Effective care requires diagnosing and treating clinical conditions using evidence-based practices and adapting care plans to individuals’ unique circumstances, or context. For instance, increasing the dosage of a medication to treat worsening disease may be appropriate, according to guidelines, but ineffective if the underlying problem is that the patient cannot afford the medication or is unable to take it as scheduled because of competing responsibilities.
Failing to recognize and account for contextual factors that are essential to planning effective care has been termed “contextual error.” Conversely, the habitual practice of attending to patients’ life circumstances when planning care to avoid such errors has been termed “patient-centered decision making” or “contextualized care.”
Contextualizing care is a three-step process: First, clinicians must recognize clues (eg, recent loss of disease control) that patients may have underlying unaddressed contextual issues. When these “contextual red flags” are recognized, they must ask patients about it, a process called “contextual probing.” If patients reveal an underlying “contextual factor,” physicians should attempt to address it in care plans.
Does Contextualized Care Improve Outcomes?
To investigate the effect of contextualizing care, my colleagues and I conducted a study—published in Annals of Internal Medicine—that aimed to determine if contextualized care improved healthcare outcomes. We evaluated patients who agreed to surreptitiously record their interactions with clinicians. Medical records and audio recordings of these encounters were then screened for contextual red flags and, when present, for contextual factors. Physicians were scored on the basis of whether they adapted care plans to the factor. The study involved 774 patients with common chronic conditions and 139 resident physicians.
Among 548 red flags that were identified, 208 were confirmed as reflecting an underlying contextual factor. Outcome data were available for 157 contextual factors, of which care plans addressed 96. Healthcare outcomes improved in 71% of cases that were contextualized, compared with a rate of just 46% for those that disregarded patient factors. After controlling for potentially confounding variables, patients with contextualized care plans had almost four times greater odds of showing improvements in healthcare outcomes.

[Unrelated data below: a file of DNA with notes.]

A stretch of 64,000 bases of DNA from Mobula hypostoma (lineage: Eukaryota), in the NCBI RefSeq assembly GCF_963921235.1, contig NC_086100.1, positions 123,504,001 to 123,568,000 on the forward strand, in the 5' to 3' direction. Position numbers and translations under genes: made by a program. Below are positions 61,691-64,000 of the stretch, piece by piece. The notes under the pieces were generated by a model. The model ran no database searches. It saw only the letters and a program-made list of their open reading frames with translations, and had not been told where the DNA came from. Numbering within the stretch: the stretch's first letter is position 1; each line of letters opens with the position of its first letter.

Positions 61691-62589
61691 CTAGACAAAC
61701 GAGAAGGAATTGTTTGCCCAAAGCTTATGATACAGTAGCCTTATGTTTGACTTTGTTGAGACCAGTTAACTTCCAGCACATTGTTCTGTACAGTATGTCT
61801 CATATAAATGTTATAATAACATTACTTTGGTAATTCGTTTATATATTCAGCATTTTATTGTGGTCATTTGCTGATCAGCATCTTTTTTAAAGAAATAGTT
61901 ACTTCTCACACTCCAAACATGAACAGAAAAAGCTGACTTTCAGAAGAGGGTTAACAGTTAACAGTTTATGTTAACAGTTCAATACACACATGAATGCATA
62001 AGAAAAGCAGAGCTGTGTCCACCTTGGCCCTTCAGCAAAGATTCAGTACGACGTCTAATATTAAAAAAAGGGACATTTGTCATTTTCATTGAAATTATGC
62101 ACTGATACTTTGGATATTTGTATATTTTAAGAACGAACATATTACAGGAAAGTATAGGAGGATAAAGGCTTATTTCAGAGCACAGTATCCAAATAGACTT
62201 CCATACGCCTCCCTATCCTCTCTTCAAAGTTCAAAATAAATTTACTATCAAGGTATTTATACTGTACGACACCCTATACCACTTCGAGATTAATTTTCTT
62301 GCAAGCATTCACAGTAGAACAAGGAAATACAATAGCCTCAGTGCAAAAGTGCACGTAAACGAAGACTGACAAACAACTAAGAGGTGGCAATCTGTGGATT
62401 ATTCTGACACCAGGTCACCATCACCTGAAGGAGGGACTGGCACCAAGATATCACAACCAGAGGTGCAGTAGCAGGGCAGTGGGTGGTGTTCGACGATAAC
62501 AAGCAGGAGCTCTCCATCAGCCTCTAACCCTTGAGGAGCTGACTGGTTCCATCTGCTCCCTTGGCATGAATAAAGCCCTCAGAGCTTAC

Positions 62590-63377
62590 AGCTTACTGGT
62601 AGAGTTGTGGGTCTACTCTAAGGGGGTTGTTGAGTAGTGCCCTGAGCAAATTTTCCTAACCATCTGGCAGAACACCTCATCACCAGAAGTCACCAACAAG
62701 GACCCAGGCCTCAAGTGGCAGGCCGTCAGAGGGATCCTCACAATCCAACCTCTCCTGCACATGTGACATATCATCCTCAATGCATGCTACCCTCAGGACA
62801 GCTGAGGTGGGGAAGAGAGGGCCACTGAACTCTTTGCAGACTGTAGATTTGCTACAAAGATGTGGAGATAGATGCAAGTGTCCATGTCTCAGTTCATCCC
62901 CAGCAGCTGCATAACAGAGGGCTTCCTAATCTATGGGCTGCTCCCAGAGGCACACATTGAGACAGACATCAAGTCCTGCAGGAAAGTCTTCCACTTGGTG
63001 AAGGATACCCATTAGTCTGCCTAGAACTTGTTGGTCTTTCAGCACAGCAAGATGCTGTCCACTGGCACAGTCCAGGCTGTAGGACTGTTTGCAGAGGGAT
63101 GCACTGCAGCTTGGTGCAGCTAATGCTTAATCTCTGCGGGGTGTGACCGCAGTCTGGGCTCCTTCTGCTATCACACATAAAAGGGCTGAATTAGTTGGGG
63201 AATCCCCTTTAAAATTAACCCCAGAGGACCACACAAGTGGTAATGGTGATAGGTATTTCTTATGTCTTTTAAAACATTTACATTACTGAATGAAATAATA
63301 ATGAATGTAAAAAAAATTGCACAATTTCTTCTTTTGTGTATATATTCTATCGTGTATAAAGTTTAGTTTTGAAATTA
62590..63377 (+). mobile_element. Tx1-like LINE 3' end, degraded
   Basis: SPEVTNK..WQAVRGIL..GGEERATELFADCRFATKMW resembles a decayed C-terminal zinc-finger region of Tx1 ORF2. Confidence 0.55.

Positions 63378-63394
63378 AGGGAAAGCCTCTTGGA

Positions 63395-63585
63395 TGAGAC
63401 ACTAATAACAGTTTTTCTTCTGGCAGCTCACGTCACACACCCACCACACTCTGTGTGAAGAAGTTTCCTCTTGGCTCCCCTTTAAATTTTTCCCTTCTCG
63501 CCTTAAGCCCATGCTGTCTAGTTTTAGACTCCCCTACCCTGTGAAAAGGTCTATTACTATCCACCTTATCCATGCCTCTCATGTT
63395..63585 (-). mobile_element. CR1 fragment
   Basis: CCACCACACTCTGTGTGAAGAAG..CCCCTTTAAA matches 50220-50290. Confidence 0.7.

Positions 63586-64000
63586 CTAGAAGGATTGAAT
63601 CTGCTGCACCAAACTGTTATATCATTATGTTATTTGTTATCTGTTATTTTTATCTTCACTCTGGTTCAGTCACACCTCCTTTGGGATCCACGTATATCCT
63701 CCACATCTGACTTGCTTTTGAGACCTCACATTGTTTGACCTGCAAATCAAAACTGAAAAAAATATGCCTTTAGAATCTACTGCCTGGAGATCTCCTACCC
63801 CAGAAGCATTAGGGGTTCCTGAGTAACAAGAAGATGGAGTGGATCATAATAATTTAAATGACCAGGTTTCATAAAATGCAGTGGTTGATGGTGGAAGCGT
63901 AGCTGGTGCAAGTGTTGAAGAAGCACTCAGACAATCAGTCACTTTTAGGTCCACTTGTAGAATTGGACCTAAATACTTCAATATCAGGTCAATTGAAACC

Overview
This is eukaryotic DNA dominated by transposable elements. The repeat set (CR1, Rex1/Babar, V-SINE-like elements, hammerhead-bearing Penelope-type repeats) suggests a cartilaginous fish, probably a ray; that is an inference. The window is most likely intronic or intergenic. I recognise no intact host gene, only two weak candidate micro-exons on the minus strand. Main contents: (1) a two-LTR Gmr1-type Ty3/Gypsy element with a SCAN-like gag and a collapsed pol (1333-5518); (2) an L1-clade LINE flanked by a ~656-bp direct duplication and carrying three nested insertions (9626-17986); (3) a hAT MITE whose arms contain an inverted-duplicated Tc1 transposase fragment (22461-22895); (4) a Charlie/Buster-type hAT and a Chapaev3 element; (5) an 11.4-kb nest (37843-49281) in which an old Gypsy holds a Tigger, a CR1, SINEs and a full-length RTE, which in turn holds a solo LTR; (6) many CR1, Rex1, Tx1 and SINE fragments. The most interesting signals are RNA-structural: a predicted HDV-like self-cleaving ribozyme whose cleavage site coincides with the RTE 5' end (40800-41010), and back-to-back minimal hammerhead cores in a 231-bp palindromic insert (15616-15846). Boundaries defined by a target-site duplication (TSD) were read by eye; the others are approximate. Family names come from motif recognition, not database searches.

Evaluating Physicians on Overall Decision Making
Our findings suggest that there is a substantial benefit to patients when clinicians successfully address life context in their care plans. It’s clear that healthcare organizations should move beyond evaluating physician performance based exclusively on adherence to biomedical algorithms in order to fully evaluate the quality of decision making in healthcare. In addition, physicians and healthcare teams need to further attend to partnerships with patients, families, and other institutions to assure that healthcare is not only evidence-based but that decision making is patient-centered.
Weiner SJ, Schwartz A, Sharma G, et al. Patient-centered decision making and health care outcomes: an observational study. Ann Intern Med. 2013;158:573-579. Available at: http://annals.org/article.aspx?articleid=1676452.
Schwartz A, Weiner SJ, Weaver F, Goldberg J, Yudkowsky R, Sharma G, Binns-Calvey A, Preyss B, Jordan N. Uncharted Territory: Measuring Costs of Diagnostic Errors Outside the Medical Record. BMJ Quality & Safety. 2012;21:918-924.
Schwartz A, Weiner SJ, Harris IB, Binns-Calvey A. An educational intervention for contextualizing patient care and medical students’ abilities to probe for contextual issues in simulated patients. JAMA. 2010; 304:1191-1197.
Weiner SJ, Schwartz A, Weaver F, Goldberg J, Yudkowsky R, Sharma G, Binns-Calvey A, Preyss B, Schapira M, Persell SD, Jacobs E, Abrams R. Contextual errors and failures in individualizing patient care: A multicenter study. Ann Intern Med. 2010;153(2):69-75.
Aboumatar H, Cooper L. Contextualizing patient-centered care to fulfill its promise of better health outcomes: beyond who, what, and why.” Ann Intern Med. 2013;158:628-629.